Govt should ban poor structures in schools

Friday March 13 2020

Some of the UPE pupils in their dilapidated

Some of the UPE pupils in their dilapidated classroom structures at a school on Buvuma Islands. PHOTO BY DENIS EDEMA. 

By Editor

On Wednesday, a 10-year-old pupil died and 22 of her colleagues were left fighting for their lives after a Primary Three classroom block collapsed on them at a government-aided Nakwasi Primary School in Butaleja Sub- county, Butaleja District. The building crumbled shortly following a rainstorm.
The accident happened barely three days after the Office of the Prime Minister had warned that the first season rains had begun and would likely cause havoc across the country.

The Commissioner for Disaster Preparedness and Management, Mr Martin Owor, said massive floods and landslides were expected in the Elgon, Rwenzori and Kigezi sub-regions with most parts of the country expected to experience strong winds and lightning.
Despite increased funding of the education sector over the years, several government-aided schools continue to operate in dilapidated structures. In fact, in some schools, whenever it rains or it is about to rain, pupils are sent home for fear of the poor buildings collapsing on them.
In some schools, the classes have no doors and windows and whenever it rains, lessons are postponed.

This is partly the reason some schools in the different parts of the country, especially east and northern Uganda, continue to perform poorly in national exams. Unfortunately, dilapidated structures continue to put the lives of pupils at great risk.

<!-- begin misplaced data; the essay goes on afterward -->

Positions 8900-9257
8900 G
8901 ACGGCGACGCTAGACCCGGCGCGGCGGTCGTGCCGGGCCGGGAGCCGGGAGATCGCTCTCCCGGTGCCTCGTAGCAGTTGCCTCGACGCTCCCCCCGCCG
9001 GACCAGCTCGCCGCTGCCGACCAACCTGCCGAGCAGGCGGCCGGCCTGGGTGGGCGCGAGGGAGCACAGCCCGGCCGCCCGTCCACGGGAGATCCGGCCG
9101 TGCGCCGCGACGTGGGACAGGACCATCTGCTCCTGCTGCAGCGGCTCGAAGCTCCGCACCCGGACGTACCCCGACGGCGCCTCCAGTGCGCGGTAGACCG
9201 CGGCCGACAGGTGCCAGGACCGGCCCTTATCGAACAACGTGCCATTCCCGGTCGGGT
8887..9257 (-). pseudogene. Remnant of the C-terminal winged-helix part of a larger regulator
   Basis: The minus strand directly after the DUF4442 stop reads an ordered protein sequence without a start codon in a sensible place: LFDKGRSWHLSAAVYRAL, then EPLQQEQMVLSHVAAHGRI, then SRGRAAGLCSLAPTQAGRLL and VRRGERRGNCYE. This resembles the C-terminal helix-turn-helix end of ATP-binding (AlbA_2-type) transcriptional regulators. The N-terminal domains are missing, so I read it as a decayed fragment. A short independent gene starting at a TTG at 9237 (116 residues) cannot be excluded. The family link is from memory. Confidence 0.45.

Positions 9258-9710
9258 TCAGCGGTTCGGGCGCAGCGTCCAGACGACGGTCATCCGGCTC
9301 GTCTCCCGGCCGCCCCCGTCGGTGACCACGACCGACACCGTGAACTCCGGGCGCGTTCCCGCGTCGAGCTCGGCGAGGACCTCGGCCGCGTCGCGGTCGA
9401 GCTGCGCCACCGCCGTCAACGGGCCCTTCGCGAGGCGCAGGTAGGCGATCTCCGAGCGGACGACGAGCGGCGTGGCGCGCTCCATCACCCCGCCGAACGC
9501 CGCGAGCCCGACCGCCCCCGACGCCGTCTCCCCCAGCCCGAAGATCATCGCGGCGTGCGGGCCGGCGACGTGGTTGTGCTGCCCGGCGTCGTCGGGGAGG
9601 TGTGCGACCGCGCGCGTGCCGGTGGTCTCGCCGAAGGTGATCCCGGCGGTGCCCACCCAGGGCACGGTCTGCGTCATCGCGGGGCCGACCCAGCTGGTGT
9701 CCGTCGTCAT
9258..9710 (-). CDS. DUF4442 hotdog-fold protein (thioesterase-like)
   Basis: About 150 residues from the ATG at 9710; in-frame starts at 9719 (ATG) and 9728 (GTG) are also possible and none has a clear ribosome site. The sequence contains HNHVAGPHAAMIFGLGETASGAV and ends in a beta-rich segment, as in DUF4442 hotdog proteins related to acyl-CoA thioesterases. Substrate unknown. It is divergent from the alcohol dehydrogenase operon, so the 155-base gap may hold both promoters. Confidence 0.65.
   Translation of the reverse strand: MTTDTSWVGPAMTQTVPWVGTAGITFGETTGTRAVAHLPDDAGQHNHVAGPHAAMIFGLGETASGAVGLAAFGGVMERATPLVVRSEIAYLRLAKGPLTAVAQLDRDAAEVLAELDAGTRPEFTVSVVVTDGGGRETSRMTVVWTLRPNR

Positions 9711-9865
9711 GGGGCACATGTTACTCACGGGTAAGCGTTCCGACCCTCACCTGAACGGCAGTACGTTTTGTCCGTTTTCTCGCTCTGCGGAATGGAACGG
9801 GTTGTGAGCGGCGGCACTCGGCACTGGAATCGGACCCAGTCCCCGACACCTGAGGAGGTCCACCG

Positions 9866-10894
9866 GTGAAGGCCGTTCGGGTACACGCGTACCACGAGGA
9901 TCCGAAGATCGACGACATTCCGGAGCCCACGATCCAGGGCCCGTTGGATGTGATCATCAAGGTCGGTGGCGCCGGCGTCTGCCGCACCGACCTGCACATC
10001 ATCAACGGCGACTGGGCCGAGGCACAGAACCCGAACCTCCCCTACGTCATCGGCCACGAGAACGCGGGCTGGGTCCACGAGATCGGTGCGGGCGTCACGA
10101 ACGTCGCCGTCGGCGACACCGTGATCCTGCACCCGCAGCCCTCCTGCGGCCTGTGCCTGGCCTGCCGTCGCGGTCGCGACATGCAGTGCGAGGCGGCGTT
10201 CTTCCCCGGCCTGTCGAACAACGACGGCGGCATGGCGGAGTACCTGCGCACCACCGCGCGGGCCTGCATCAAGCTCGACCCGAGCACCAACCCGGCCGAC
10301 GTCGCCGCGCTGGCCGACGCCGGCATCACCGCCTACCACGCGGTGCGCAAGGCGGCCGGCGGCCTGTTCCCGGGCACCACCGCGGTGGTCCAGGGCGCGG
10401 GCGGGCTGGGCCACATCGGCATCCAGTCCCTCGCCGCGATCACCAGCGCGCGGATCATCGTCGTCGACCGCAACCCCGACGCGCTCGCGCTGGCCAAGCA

The Ministry of Education’s budget allocation for the Financial Year 2019/20 was Shs3.3 trillion, nearly three times up from Shs1.1 trillion in 2016. In July last year, the Ministry of Education sounded its own trumpet over the achievements it had made since 2016.

Ironically, infrastructural development, which included the construction of 256 new classrooms in 45 districts across the country, was cited as some of the achievements. Around the same time, the Education ministry’s policy statement also indicated that 23 new primary schools would be built.
It is true the government made policy changes that led to the liberalisation of the education sector as well as the introduction of universal primary and secondary education in the country.
However, when we lose students in avoidable accidents like what happened in Butaleja, then it is high time government returned to the drawing board.
Therefore, to stop subjecting the precious lives of students to great risks, the government needs to ban dilapidated structure in schools and renew its resolve to build permanent classrooms, dormitories, libraries, and pit-latrines in schools.

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